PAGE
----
Justice Minister Avi Nissenkorn and Welfare Minister Itzik Shmuli on Wednesday approved the draft of a bill that will change a decades-old law permitting adoption only for heterosexual couples and allow same-sex couples to be equally eligible.
The bill calls to remove the phrase “a man and woman together” that had been in adoption laws since 1960 and which had largely kept gay couples and single parents from adopting.
It will also see the establishment of a registry of those seeking to adopt or to obtain a foster care license, and lay down equal requirements for those who want to be added to the registry.
In addition, a system of criteria will be established for finding suitable parents for each child, including any considerations that need to be taken into account, with the child’s best interest as the overriding factor.
“We are taking another step towards equality,” Nissenkorn said according to a Channel 12 news report.
The new law, he said “will enshrine the simple natural fact that the best interests of the child do not depend on the classification of relationship but on objective and equity competency conditions.”
Nissenkorn will present the bill to the Ministerial Committee for Legislation from where it will begin its journey towards parliament for approval into law. However, the coalition make-up makes it difficult to pass laws advancing LGBT rights. Religious parties, which traditionally oppose such legislation, hold significant power within the coalition.
Shmuli tweeted that it is “an historic correction of serious discrimination that many good Israelis have been waiting many years for.”
“As the welfare minister, I know very well how many children we rescued from a situation of danger and abandonment who are waiting for a warm loving family. Thanks to this change, it will be possible to meet LGBT couples who so yearn to be parents and have so much love to give.”
“I wish for the community, and myself, that we will merit to adopt as many children as possible who need it,” wrote Shmuli who is gay. “Only one thing should, and will, determine adoption: the suitability of the parents to provide the child’s needs, and nothing else.”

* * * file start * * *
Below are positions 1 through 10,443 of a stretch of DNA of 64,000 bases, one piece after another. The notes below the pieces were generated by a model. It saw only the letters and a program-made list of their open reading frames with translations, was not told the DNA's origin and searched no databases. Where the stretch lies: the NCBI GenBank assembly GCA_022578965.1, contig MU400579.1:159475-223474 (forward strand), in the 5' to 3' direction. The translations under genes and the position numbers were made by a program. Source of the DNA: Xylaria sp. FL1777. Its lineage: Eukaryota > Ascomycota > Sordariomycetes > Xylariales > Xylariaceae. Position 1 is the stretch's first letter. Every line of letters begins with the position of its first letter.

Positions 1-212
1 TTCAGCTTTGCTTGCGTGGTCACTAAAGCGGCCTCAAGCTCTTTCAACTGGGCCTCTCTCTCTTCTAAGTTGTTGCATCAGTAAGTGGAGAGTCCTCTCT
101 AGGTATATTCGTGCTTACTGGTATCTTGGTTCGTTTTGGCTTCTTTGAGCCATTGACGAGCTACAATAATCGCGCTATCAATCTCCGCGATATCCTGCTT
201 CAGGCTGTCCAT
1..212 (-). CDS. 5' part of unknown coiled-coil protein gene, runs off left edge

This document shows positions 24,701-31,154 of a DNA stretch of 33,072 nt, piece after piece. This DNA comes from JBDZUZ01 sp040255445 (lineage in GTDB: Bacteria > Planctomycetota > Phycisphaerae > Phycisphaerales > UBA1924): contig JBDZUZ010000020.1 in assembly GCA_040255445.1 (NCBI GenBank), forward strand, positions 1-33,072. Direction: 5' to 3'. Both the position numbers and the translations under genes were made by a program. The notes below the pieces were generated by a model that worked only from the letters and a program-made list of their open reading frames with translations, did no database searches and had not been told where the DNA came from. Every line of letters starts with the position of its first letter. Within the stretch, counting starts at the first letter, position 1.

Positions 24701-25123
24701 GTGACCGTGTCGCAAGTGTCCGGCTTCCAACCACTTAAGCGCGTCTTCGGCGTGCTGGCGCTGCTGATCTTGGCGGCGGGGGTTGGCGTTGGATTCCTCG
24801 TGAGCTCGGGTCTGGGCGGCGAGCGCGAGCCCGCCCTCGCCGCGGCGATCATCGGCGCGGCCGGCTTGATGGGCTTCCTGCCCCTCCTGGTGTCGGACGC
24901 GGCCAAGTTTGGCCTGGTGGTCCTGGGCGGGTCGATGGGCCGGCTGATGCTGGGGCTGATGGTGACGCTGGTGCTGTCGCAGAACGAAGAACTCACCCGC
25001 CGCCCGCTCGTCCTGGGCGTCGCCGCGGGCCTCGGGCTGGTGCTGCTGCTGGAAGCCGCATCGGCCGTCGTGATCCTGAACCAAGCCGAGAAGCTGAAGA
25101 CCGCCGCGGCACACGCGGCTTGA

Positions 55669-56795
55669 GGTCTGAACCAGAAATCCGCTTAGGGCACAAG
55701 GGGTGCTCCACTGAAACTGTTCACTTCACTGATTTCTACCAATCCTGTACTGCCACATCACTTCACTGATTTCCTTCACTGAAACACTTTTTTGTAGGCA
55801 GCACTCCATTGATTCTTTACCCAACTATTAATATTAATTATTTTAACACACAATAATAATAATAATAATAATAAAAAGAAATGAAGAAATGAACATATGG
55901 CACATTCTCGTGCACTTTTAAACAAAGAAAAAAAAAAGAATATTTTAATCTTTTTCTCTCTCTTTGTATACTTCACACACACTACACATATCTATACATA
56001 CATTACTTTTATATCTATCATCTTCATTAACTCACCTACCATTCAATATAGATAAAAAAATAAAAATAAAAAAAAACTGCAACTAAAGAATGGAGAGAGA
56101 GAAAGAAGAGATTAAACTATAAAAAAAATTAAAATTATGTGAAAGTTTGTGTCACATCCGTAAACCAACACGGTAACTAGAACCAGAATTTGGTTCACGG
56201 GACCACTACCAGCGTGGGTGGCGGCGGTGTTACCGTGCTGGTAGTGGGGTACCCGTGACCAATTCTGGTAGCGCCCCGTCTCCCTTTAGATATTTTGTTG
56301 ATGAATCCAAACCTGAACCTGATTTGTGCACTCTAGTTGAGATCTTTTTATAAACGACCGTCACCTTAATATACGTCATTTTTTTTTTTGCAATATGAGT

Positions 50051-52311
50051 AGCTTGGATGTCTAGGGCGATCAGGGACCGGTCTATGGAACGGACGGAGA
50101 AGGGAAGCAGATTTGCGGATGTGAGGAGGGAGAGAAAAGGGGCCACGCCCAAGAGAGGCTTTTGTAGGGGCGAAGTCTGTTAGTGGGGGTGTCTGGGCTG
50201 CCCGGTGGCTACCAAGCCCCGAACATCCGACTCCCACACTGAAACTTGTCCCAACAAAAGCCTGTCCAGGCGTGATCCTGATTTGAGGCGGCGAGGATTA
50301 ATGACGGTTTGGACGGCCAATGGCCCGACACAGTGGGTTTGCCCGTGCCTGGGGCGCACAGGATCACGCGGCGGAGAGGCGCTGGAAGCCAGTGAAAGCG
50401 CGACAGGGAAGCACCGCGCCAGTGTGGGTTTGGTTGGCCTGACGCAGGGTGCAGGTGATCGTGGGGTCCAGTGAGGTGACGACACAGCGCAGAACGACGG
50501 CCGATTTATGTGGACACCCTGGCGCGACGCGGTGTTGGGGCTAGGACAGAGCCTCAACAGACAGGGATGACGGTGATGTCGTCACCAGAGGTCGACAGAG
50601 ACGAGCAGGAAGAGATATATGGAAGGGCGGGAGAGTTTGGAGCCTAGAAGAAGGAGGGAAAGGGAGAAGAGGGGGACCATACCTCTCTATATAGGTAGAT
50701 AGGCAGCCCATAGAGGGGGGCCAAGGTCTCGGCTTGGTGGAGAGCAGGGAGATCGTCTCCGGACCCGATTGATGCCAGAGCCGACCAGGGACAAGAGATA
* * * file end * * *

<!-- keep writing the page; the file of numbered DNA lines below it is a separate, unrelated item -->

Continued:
Same-sex couples can be approved for adoption under Israeli law, but in practice only a handful of such couples have adopted children in the past decade. As a recourse, some same-sex couples adopt babies from other countries.
According to Channel 12 for years the Welfare Ministry and its Child Welfare Service have had a policy of dividing prospective adoptive parents into two lists. The first, for regular, heterosexual couples, who would be offered newborn and infant children up to the age of three.
The second list, comprised of older heterosexual couples and single parents, would only be offered older children and those with special needs. Gay couples were also added to the second list, according to the report.
In 2008, following protests by the gay community, the attorney general advised allowing gay couples to adopt children in Israel. However, the law was never changed by the Knesset despite various efforts by lawmakers along the way.
In 2017, the Welfare and Social Affairs Ministry, under a different minister, announced its opposition to same-sex couples adopting children in Israel because it would place an “additional burden” on the child.
But following a storm of protest, with thousands of Israelis taking to the streets of Tel Aviv to protest what they said was a discriminatory policy, the ministry reversed the decision less than a month later and said it was the role of the Knesset to make a final determination on the issue through legislation.
There has been a similar uphill struggle by the LGBT community for equal rights to surrogacy in Israel, and also for the right to be married.